Fey-pact Warlock / Bard
====== Created Using Wizards of the Coast D&D Character Builder ====== Marid, level 8 Tiefling, Warlock Eldritch Blast: Eldritch Blast Charisma Eldritch Pact: Fey Pact Background: Occupation – Scholar
FINAL ABILITY SCORES Str 10, Con 15, Dex 10, Int 18, Wis 11, Cha 20.
STARTING ABILITY SCORES Str 10, Con 15, Dex 10, Int 14, Wis 11, Cha 16.
AC: 22 Fort: 19 Reflex: 21 Will: 23 HP: 62 Surges: 8 Surge Value: 15
TRAINED SKILLS History +13, Insight +9, Intimidate +14, Bluff +16, Arcana +13, Stealth +11, Diplomacy +14
UNTRAINED SKILLS Acrobatics +4, Dungeoneering +4, Endurance +6, Heal +4, Nature +4, Perception +4, Religion +8, Streetwise +9, Thievery +4, Athletics +4
FEATS Bardic Ritualist: Ritual Caster Level 1: Bardic Ritualist Level 2: Sacrifice to Caiphon Level 4: Skill Training (Stealth) Level 6: Scion of the Gods Level 8: Skill Training (Diplomacy)
POWERS Eldritch Blast: Eldritch Blast Warlock encounter 1: Darkworm Feast Warlock daily 1: Curse of the Dark Dream Warlock utility 2: Ethereal Stride Warlock encounter 3: Otherwind Stride Warlock daily 5: Crackling Fire Warlock utility 6: Fey Switch Warlock encounter 7: Mire the Mind
ITEMS Adventurer’s Kit, Ritual Book, Fine Clothing, Alchemical Reagents (Arcana) (200), Pact Blade Dagger +1, Bloodcurse Rod +1, Mac-Fuirmidh Cittern +1, Cloak of the Walking Wounded +2, Shadow Warlock Leather Armor +2 RITUALS Comprehend Language, Glib Limerick, Silence, Lullaby, Call of Friendship, Enchant Magic Item, Traveler’s Chant, Sending ====== Copy to Clipboard and Press the Import Button on the Summary Tab ======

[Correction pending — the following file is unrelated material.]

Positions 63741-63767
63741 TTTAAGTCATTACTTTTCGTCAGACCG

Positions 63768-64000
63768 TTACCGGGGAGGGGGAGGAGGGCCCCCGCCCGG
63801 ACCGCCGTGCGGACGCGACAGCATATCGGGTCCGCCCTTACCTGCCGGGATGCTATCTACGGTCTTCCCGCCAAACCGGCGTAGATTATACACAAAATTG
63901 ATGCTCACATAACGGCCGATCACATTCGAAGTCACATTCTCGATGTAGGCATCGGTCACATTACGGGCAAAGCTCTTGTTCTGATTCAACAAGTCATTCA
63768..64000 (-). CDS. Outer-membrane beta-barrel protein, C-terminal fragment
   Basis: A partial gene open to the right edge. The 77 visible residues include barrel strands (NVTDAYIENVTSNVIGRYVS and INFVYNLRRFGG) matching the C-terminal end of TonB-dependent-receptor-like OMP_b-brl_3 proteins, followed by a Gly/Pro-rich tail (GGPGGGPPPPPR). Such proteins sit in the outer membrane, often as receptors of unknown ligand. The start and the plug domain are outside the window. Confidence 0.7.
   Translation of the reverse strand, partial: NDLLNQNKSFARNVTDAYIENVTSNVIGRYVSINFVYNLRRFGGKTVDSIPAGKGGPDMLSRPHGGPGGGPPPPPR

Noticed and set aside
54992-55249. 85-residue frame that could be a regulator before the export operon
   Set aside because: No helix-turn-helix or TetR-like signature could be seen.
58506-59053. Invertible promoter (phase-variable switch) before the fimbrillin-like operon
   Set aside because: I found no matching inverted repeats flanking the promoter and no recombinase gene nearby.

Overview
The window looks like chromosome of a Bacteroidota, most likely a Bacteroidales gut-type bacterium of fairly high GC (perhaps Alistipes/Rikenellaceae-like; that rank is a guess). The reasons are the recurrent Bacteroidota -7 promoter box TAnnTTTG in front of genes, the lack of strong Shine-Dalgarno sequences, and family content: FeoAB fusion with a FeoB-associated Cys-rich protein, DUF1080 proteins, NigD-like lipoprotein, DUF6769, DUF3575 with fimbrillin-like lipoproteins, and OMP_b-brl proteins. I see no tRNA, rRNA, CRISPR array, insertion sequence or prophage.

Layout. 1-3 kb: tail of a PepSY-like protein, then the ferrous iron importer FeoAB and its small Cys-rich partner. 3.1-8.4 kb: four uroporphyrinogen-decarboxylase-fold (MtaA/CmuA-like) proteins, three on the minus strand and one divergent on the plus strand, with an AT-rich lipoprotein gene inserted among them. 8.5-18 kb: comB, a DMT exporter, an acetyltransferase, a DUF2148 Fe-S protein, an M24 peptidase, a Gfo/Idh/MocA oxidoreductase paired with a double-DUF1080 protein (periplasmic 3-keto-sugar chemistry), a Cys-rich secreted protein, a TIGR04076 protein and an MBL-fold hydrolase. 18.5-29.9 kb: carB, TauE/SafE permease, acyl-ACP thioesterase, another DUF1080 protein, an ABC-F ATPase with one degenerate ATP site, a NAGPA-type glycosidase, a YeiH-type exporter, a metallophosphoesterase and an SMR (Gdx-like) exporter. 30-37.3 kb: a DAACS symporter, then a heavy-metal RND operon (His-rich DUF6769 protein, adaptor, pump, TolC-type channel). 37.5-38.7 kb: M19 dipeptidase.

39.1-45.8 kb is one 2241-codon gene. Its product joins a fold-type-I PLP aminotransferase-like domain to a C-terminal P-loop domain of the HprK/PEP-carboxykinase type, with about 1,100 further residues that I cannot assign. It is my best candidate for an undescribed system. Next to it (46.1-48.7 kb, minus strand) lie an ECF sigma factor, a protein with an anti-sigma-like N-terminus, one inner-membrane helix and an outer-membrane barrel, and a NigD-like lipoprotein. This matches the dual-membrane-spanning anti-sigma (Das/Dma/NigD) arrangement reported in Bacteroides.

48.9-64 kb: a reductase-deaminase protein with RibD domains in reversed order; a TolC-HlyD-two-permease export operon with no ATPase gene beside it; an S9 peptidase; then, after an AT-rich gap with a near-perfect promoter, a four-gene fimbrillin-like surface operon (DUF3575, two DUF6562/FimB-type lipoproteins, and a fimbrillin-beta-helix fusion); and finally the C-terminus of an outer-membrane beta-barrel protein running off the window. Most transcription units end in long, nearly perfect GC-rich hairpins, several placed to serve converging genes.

Marid the Tiefling: a (very) short bio.
Marid is a travelling scholar from the country of Sarldom, homeland of the Tieflings. Although he came from a wealthy family, he felt that he had little chance of inheriting, so he left home and came north to study the history of Farlanthia. He differs from most Tieflings in Farlanthia in that he’s a ‘first generation’ immigrant who’s barely begun to adjust to life in the North.
Marid still has the outlook and attitude of a Sarldom native, which means he quite naturally looks down on anyone who’s not from Sarldom! However, he’s usually tactful enough not to let his arrogance show. It might sound as if he’s a two-faced scoundrel, but in Sarldom that’s considered normal, maybe even virtuous. And fortunately, the longer he’s away from the people of his home country, the less he seems like one of them. Marid might consider people of the North to be only half-civilized, uncultured and uncouth, but at least now he admits they aren’t actually evil. And he’s even decided that he likes a few of them.